Caesar Augustus

Caesar Augustus

Sep 21, 2012

63 B.C.-14 A.D. Caius Julius Cæsar Octavianus Augustus, son of Caius Octavius and Atia (Julius Cæsar’s niece), was born in 63 B.C. He was the first and greatest of the Roman emperors, in his way perhaps fully as great as his adoptive father, Julius Cæsar. The Octavian family came originally from Velitræ, in the country of the Volsci; and the branch to which Augustus belonged was rich and honorable. His father had risen to the rank of senator and prætor, but died in the prime of life, when Augustus was only four years old. Augustus was carefully educated in Rome under the guardianship of his mother and his step-father; and his talents recommended him to his great-uncle, Julius Cæsar, who adopted him as his son and heir. At the time of Cæsar’s assassination (44 B.C.), Augustus was a student under the celebrated orator Apollodorus, at Apollonia in Illyricum, whither, however, he had been sent chiefly to gain practical instruction in military affairs. He returned to Italy, and now first learning that he was his uncle’s heir, assumed the name of Julius Cæsar Octavianus. The soldiers at Brundusium saluted him as Cæsar, but he declined their offers, and entered Rome almost alone. The city was at this time divided between the republicans and the friends of Mark Antony, but the latter, by adroit manœuvres, had gained the ascendency, and enjoyed almost absolute power. At first, Augustus was haughtily treated by Antony, who refused to surrender Cæsar’s property; but after some fighting, in which Antony was worsted and forced to flee across the Alps, Augustus, who had made himself a favorite with the people and the army, obtained the consulship and carried out Cæsar’s will. He found an able advocate in Cicero, who at first had regarded him with contempt. To himself the great orator seemed to be laboring in behalf of the republic, whereas he really was only an instrument for raising Augustus to supreme power. When Antony returned from Gaul with Lepidus, Augustus threw off the republican mask, and joined them in establishing a triumvirate. He obtained Africa, Sardinia, and Sicily; Antony, Gaul; and Lepidus, Spain. Their power was soon made absolute by the...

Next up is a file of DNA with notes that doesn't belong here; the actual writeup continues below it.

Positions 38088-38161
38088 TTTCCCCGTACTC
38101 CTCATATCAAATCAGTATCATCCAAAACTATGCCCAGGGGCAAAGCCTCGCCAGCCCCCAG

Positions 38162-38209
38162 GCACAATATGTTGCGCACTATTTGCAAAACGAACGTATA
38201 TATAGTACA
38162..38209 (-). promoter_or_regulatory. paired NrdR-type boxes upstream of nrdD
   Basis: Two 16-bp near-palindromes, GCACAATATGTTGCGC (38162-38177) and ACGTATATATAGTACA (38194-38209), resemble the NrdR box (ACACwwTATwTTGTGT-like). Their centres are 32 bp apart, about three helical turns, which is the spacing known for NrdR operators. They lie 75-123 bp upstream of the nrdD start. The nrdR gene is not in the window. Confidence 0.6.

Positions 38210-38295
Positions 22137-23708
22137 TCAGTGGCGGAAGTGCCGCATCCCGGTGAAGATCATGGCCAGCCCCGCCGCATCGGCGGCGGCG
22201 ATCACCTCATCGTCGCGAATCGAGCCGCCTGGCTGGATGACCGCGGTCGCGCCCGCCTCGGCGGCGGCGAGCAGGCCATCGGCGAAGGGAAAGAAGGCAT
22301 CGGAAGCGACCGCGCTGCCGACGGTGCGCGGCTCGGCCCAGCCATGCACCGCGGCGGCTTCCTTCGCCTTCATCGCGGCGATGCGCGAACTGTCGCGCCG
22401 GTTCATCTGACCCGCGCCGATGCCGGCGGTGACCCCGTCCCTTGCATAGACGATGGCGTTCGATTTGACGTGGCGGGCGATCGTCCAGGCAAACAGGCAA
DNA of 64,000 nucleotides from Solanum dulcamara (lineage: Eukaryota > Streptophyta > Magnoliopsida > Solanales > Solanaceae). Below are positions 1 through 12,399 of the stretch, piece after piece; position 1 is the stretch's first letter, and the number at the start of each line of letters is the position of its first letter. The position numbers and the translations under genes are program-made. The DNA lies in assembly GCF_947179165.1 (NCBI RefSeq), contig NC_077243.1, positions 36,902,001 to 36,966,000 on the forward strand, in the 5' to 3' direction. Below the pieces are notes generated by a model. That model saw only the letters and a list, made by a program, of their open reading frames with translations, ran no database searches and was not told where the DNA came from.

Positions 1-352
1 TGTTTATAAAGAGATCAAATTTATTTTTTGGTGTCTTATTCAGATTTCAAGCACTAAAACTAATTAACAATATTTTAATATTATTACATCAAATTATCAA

Caligula – Caius Caesar

Caligula – Caius Caesar

Aug 31, 2012

Excerpts from The Lives of the Twelve Caesars: Appearance He was tall, of a pale complexion, ill-shaped, his neck and legs very slender, his eyes and temples hollow, his brows broad and knit, his hair thin, and the crown of the head bald. The other parts of his body were much covered with hair. On this account, it was reckoned a capital crime for any person to look down from above, as he was passing by, or so much as to name a goat. His countenance, which was naturally hideous and frightful, he purposely rendered more so, forming it before a mirror into the most horrible contortions. In the fashion of his clothes, shoes, and all the rest of his dress, he did not wear what was either national, or properly civic, or peculiar to the male sex, or appropriate to mere mortals. He often appeared abroad in a short coat of stout cloth, richly embroidered and blazing with jewels, in a tunic with sleeves, and with bracelets upon his arms; sometimes all in silks and habited like a woman; at other times in the crepidae or buskins; sometimes in the sort of shoes used by the light-armed soldiers, or in the sock used by women, and commonly with a golden beard fixed to his chin, holding in his hand a thunderbolt, a trident, or a caduceus, marks of distinction belonging to the gods only. In his temple stood a statue of gold, the exact image of himself, which was daily dressed in garments corresponding with those he wore himself. Doing the Impossible …He made a bridge, of about three miles and a half in length, from Baiae to the mole of Puteoli, collecting trading vessels from all quarters, mooring them in two rows by their anchors, and spreading earth upon them to form a viaduct, after the fashion of the Appian Way. This bridge he crossed and recrossed for two days together; the first day mounted on a horse richly caparisoned, wearing on his head a crown of oak leaves, armed with a battle-axe, a Spanish buckler and a sword, and in a cloak made of cloth of gold; the day following, in...